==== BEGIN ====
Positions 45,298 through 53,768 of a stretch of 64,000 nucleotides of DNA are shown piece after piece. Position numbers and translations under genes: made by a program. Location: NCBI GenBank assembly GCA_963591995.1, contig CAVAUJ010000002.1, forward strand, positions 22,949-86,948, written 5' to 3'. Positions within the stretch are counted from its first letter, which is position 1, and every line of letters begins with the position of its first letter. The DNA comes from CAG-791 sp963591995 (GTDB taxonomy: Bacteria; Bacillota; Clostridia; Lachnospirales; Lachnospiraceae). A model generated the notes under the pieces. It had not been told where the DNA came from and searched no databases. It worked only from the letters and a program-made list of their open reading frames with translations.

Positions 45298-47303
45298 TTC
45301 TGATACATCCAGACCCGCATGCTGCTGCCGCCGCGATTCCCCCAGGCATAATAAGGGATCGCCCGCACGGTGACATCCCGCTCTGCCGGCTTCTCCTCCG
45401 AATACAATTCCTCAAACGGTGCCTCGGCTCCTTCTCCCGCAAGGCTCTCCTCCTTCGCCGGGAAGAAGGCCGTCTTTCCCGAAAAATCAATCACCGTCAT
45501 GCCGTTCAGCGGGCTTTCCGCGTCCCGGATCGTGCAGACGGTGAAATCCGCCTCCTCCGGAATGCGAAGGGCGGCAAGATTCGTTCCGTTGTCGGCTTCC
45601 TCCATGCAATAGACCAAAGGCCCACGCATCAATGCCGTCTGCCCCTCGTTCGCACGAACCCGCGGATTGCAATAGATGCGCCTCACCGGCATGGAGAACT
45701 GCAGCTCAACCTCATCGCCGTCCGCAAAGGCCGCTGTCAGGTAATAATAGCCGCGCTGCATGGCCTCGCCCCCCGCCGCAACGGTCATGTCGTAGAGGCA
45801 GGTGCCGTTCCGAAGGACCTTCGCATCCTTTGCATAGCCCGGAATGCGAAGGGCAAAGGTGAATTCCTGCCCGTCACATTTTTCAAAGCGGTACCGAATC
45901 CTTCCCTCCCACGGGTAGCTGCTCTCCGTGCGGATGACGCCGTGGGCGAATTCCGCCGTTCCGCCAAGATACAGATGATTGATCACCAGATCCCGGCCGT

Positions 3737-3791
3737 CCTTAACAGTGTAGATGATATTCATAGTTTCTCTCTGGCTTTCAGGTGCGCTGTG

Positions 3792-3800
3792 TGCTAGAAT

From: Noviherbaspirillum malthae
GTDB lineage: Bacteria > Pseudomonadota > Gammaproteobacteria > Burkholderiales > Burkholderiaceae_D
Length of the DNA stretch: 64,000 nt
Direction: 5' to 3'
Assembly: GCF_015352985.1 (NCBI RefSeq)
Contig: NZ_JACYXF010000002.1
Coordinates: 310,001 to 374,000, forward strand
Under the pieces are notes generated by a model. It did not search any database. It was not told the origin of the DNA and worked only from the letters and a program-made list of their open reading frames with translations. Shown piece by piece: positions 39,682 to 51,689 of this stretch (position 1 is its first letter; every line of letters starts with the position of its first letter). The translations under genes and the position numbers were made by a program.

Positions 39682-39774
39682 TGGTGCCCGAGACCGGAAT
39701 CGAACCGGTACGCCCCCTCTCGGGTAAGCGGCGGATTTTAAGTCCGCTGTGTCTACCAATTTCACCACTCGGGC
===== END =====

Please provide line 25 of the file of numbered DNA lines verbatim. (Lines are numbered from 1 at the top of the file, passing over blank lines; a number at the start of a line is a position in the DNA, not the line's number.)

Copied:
39701 CGAACCGGTACGCCCCCTCTCGGGTAAGCGGCGGATTTTAAGTCCGCTGTGTCTACCAATTTCACCACTCGGGC